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Creating Facets in SQL Server 2017 Using R

SQL Server 2017 In-Database Machine learning has brought the analytics closer to the data. It is now convenient to do data analytics either by using the programming language R or Python with the database engine.

In my previous post, I have demonstrated how easy it is to create a bar graph in SQL Server 2017 In-Database Machine Learning using  R.

We’re going to build upon that basic graph.

Sometimes doing data analysis would require us to look at an overview of our data across specific partitions, say a year. For example, we want to see how our product groups fare on month-to-month basis across the last 4 years.

In a data analytics perspective, there are quite a handful of data points in this requirement – data aggregate (quantity), monthly periods, and year partitions.

One of the approaches to handle such requirement is by using a facet. Faceting is a way of plotting subsets of data into a matrix of panels based on one or more variables – or facets.

Again, let’s begin with the end in mind. Here’s what faceting looks like:

Dataset

The quantity aggregates based on monthly period per product group are laid into the year partition facet in the following query. You can also set up your data like this in the R engine.

SELECT DISTINCT
SUM(il.Quantity) OVER (PARTITION BY DATEPART(YEAR, i.InvoiceDate),
DATEPART(MONTH, i.InvoiceDate),
sg.StockGroupName
ORDER BY DATEPART(YEAR, i.InvoiceDate),
DATEPART(MONTH, i.InvoiceDate)
) AS Quantity,
DATEPART(YEAR, i.InvoiceDate) AS InvoiceYear,
DATEPART(WEEK, i.InvoiceDate) AS InVoiceWeek,
DATEPART(MONTH, i.InvoiceDate) AS InvoiceMonthNo,
DATENAME(MONTH, i.InvoiceDate) AS InvoiceMonth,
sg.StockGroupName
FROM Sales.Invoices i
JOIN Sales.InvoiceLines il
ON i.InvoiceID = il.InvoiceID
JOIN Warehouse.StockItems si
ON il.StockItemID = si.StockItemID
JOIN Warehouse.StockItemStockGroups sis
ON si.StockItemID = sis.StockItemID
JOIN Warehouse.StockGroups sg
ON sis.StockGroupID = sg.StockGroupID
ORDER BY DATEPART(YEAR, i.InvoiceDate),
DATEPART(MONTH, i.InvoiceDate);

Setup

Please refer to Creating Bar Graph In SQL Server 2017 Using R for the setup. We need two (2) libraries for this demonstration:

  • ggplot2()
  • scales

Again, if you get “missing package” error, just install it. If you get a “no function x” error, chances are you have not declared the function’s parent package. The data is based on the WideWorldImporters database.

Properties

The x-axis is ordered by DATEPART(MONTH, i.InvoiceDate) AS InvoiceMonthNo.The substring function in R is more intuitive than other programming languages. This expression is used as the label for x-axis: substr(InvoiceMonth, start = 1 , stop = 3). The theme setting is simply set by theme_dark() function.

Chart

The whole chart creation code looks like this:

quantitytschart <- ggplot(groupqty , aes(x = reorder(substr(InvoiceMonth, start = 1 , stop = 3), InvoiceMonthNo), y = Quantity, group = StockGroupName, colour = StockGroupName)) +
geom_line(size=1) + geom_point(size=3) +
facet_wrap( ~ InvoiceYear) + theme_dark() +
labs( x= "Month", y="Stock Group Quantity") +
scale_y_continuous(labels = comma)

That’s it.

Facets*

The above matrix is of type facet_wrap. Another option is facet_grid.

  • facet_grid(. ~ InvoiceYear) 
  • facet_wrap( ~ InvoiceYear)

facet_grid(row ~ col): this is what they call “bivariate”, which creates 2-D matrix of panels based on two factor.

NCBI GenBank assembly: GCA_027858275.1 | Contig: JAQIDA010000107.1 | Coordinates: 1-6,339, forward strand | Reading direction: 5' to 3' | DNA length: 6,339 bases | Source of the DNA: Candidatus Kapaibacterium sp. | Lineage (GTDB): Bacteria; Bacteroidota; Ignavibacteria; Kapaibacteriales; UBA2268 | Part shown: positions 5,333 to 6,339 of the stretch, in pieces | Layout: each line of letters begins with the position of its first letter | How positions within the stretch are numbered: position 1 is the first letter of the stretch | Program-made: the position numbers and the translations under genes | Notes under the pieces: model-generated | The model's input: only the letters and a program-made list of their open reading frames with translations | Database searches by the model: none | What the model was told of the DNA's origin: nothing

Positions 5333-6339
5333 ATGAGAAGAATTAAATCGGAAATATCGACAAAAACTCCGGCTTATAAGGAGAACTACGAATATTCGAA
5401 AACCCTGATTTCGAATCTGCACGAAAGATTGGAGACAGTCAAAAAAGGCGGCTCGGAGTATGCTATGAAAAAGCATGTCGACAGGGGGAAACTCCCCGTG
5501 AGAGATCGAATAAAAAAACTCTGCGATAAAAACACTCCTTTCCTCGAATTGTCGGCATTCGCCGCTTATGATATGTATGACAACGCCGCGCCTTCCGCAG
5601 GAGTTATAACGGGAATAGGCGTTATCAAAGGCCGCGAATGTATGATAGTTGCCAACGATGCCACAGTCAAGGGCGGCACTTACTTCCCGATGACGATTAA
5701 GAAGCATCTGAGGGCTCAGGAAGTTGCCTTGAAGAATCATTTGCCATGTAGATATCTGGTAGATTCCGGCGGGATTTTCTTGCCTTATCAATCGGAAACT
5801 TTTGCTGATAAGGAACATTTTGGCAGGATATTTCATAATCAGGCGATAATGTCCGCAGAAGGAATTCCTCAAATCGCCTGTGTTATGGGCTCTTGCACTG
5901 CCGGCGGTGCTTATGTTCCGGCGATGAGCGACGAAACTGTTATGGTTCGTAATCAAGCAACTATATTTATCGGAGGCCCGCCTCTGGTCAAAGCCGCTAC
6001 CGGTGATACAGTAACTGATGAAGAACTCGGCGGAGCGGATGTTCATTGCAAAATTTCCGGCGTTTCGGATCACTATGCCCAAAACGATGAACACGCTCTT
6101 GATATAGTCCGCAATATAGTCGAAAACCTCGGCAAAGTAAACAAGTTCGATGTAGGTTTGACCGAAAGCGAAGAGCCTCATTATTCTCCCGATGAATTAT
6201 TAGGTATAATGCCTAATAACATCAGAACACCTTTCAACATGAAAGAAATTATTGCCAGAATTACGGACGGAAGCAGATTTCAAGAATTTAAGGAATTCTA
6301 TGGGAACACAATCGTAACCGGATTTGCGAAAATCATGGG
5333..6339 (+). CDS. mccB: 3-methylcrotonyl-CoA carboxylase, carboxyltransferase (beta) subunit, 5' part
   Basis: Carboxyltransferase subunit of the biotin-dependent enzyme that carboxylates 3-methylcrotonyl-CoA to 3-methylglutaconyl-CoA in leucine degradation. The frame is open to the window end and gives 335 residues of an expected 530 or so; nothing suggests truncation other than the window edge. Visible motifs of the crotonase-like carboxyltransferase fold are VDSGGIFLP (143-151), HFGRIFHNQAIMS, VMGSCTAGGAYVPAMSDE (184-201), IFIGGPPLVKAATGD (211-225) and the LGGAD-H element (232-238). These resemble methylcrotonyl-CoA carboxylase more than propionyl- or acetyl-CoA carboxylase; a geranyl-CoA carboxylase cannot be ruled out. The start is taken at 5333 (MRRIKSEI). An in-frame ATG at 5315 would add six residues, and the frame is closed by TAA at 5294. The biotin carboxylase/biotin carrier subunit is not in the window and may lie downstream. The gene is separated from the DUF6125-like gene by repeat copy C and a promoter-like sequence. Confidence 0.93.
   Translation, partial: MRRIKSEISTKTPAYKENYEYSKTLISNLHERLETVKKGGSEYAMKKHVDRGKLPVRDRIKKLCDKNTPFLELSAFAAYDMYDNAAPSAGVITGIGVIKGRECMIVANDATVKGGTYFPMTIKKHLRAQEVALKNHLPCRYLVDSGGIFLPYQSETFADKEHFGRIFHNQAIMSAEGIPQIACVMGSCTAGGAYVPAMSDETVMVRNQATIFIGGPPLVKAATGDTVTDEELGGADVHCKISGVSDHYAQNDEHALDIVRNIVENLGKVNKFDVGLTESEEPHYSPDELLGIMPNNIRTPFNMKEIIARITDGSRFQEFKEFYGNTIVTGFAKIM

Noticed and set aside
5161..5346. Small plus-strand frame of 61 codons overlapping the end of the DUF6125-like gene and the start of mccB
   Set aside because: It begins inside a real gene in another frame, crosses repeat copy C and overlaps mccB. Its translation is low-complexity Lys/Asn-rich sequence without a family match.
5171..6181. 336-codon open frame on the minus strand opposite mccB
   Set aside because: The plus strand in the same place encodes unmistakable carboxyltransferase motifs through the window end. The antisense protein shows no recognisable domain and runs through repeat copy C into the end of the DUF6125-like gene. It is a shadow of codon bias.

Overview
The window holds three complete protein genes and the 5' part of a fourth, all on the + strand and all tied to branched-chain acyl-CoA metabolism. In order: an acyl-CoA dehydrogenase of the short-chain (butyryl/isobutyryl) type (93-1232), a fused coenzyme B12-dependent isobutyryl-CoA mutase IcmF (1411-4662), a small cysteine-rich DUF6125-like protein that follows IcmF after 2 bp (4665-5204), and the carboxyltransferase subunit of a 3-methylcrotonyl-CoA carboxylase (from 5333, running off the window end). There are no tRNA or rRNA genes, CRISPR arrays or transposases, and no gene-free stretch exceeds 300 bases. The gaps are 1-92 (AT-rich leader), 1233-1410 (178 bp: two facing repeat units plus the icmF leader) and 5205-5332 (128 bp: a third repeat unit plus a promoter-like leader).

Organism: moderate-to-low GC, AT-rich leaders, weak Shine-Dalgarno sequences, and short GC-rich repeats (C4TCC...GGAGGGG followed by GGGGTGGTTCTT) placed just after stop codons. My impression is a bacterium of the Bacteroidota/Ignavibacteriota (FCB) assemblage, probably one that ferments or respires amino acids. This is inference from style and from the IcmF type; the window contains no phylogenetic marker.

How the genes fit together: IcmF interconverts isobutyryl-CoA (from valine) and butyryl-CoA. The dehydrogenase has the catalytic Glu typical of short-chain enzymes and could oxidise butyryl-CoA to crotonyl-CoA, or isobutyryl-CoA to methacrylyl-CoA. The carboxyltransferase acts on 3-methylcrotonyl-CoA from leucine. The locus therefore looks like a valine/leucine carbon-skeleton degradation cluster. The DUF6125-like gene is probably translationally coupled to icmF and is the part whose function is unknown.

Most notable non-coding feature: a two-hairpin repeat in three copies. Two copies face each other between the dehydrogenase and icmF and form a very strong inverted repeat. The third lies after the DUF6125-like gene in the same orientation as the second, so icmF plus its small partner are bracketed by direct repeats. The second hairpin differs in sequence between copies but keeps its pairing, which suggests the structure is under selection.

facet_wrap(~cell): “univariate”, creates 1-D strip of panels, based on one factor, and wrap the strip into a 2-D matrix.

*Source: ggplot2 Quick Reference: facet

Here’s the facet_grid (See the screenshot of facet_wrap above):

Complete Code

Here’s the rest of the code:

EXEC sp_execute_external_script @language = N'R',
@script = N'
#Library
library(ggplot2);
library(scales);

chartfile <- "C:\\Marlon_test\\Groupqty.png"
png(filename=chartfile, width=1800, height=900)

#Data Frame
groupqty <- InputDataSet

quantitytschart <- ggplot(groupqty , aes(x = reorder(substr(InvoiceMonth, start = 1 , stop = 3), InvoiceMonthNo), y = Quantity, group = StockGroupName, colour = StockGroupName)) +
geom_line(size=1) + geom_point(size=3) +
facet_grid(. ~ InvoiceYear) + theme_dark() +
#facet_wrap( ~ InvoiceYear) + theme_dark() +
labs( x= "Month", y="Stock Group Quantity") +
scale_y_continuous(labels = comma)

print(quantitytschart)',
@input_data_1 = N'
SELECT DISTINCT
SUM(il.Quantity) OVER (PARTITION BY DATEPART(YEAR, i.InvoiceDate),
DATEPART(MONTH, i.InvoiceDate),
sg.StockGroupName
ORDER BY DATEPART(YEAR, i.InvoiceDate),
DATEPART(MONTH, i.InvoiceDate)
) AS Quantity,
DATEPART(YEAR, i.InvoiceDate) AS InvoiceYear,
DATEPART(WEEK, i.InvoiceDate) AS InvoiceWeek,
DATEPART(MONTH, i.InvoiceDate) AS InvoiceMonthNo,
DATENAME(MONTH, i.InvoiceDate) AS InvoiceMonth,
sg.StockGroupName
FROM Sales.Invoices i
JOIN Sales.InvoiceLines il
ON i.InvoiceID = il.InvoiceID
JOIN Warehouse.StockItems si
ON il.StockItemID = si.StockItemID
JOIN Warehouse.StockItemStockGroups sis
ON si.StockItemID = sis.StockItemID
JOIN Warehouse.StockGroups sg
ON sis.StockGroupID = sg.StockGroupID
ORDER BY DATEPART(YEAR, i.InvoiceDate),
DATEPART(MONTH, i.InvoiceDate);
';

Have fun and happy faceting!

The post Creating Facets in SQL Server 2017 Using R appeared first on SQL, Code, Coffee, Etc..

Marlon Ribunal - SQL, Code, Coffee, etc.

I'm passionate about SQL Server. But I feel like I haven't reached my full potential yet. So, this is my mission: My purpose is to help people in their pursuit of growth and development; and, thereby, help myself realize my full potential as a professional, husband, father, christian, and human being.
My online presences include: Tech Blog: Marlon Ribunal - SQL, Code, Coffee, etc. Productivity & GTD Hack Blog: Productivity Bits Twitter: @MarlonRibunal

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